Avoid things people think are relaxing but are actually high-stress, like social media or competitive video games.
Have activities ready that you can jump into as soon as the stress starts to build.
This can be a puzzle set out to work on, knitting needles and yarn by your favorite chair, or even just shoes by the door for a walk.
6. Self-Soothe With a Cold Shower/Swimming
You may have heard of a trend of ice water plunges for dealing with stress.
While this is pretty extreme, cold water can help to settle anxiety by releasing certain stress hormones.
Similarly, putting your face in cold water triggers the nervous system and tells the body to relax after a stressful event.
Therefore, a cold shower, swimming, or even splashing your face with cold water can give you a release of stress.
Walking combines exercise and fresh air, which is great for stress, but walking mindfully can also help to ground you.
While walking, take in your surroundings.
If you have access to any nature walks, even better- but even just walking around your neighborhood can work too.
You’ll be surprised by all the things you’ve never noticed.
Try to take in the sights, sounds, smells, and the feel of the air.
8. List Positive Things
Listing all the positive things in your life can help when you feel like everything has gone wrong.
We take too many things in life for granted because they are constants, and it’s good to remind ourselves of what we have.
9. Sit with Your Pet
Pets are fantastic companions and living bundles of stress relief. They often can sense when we are stressed and will come to us.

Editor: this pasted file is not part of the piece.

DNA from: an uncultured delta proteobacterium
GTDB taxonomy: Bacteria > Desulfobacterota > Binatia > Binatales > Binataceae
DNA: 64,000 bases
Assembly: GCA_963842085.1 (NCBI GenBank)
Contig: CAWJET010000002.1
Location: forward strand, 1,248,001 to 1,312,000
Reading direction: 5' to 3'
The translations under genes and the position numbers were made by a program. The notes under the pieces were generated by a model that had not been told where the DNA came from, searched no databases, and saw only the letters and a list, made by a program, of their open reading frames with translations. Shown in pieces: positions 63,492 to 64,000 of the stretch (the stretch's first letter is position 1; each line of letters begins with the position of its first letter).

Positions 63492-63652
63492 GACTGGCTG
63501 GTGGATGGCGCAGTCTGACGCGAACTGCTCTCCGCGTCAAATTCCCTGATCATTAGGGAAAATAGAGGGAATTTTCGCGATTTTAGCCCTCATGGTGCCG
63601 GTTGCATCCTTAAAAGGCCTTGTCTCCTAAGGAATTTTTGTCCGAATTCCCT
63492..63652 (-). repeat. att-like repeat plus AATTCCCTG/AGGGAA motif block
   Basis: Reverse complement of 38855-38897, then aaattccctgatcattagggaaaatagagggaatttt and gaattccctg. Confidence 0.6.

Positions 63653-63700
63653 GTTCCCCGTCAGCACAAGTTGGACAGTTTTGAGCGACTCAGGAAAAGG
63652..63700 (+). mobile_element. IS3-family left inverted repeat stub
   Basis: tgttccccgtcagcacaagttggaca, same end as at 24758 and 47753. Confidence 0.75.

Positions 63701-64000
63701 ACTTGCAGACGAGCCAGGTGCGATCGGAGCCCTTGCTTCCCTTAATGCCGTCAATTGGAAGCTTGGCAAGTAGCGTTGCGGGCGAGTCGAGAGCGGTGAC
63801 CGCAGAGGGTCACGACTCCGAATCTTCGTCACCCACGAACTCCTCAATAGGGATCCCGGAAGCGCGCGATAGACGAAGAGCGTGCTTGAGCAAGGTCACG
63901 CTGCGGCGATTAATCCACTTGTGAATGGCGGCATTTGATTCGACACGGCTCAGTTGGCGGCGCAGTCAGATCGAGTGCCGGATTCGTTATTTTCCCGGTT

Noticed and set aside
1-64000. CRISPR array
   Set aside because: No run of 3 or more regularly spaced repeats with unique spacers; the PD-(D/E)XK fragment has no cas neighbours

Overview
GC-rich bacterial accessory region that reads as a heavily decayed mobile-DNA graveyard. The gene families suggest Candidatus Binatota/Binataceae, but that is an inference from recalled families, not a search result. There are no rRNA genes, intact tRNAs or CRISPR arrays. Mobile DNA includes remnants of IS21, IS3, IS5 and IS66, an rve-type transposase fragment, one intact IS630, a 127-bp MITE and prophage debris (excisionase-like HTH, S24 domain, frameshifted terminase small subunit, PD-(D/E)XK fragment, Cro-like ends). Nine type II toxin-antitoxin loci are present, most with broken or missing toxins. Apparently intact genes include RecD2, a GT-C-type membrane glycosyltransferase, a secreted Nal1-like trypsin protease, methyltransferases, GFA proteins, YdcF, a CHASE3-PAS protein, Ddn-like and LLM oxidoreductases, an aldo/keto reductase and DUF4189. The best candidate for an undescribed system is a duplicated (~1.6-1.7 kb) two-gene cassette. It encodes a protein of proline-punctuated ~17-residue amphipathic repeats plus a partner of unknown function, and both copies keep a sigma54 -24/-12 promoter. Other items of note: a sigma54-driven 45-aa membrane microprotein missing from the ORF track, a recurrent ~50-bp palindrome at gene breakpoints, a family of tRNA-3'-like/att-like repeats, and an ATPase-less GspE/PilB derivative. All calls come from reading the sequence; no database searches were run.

Sitting with our pets, having a cuddle, or petting them can all help us to feel a bit better about things.
10. Practice Meditation
A simple 10 minutes of meditation can help to regulate our emotions.
Practicing mindfulness can rewire our brains to be less reactive when events occur that trigger our stress.
You can look into meditation classes, pick up a book, or follow a video to get started.
Tips To Practice Self Soothing
It can be challenging to start a new self-soothing technique when you most desperately need to use one.
This is why it’s essential to build these habits in times of lower stress when you may not feel you need them, in order to have them ready in darker moments!
When stress starts to build up, self-soothing can help keep it under control before it gets out of hand.
These techniques may not be as helpful when anxiety or stress feels completely overwhelming.
Don’t Be Too Hard On Yourself
It can take time to build these skills and find out which will work for you.
Give yourself time, and patience.
The Bottom Line
We can all use some help when dealing with the stresses of modern life- now more so than ever.
Having techniques to help us out when things get difficult can help us regulate our emotions.
Often our brains will go into overdrive, and not always appropriately.
This is because it senses danger and goes into fight or flight mode.
This is an evolutionary adaptation, but in today’s world, our brains often confuse these external stressors for immediate danger.
The techniques listed above are all ways to convince the brain to reduce the release of these stress hormones by telling it we are ok and not in any danger.
However, if stress, anxiety, and worry are taking over your life, getting outside help is ideal.
A good first step is talking to your doctor, who can medically evaluate you and refer you to a therapist if needed.
Thanks for reading!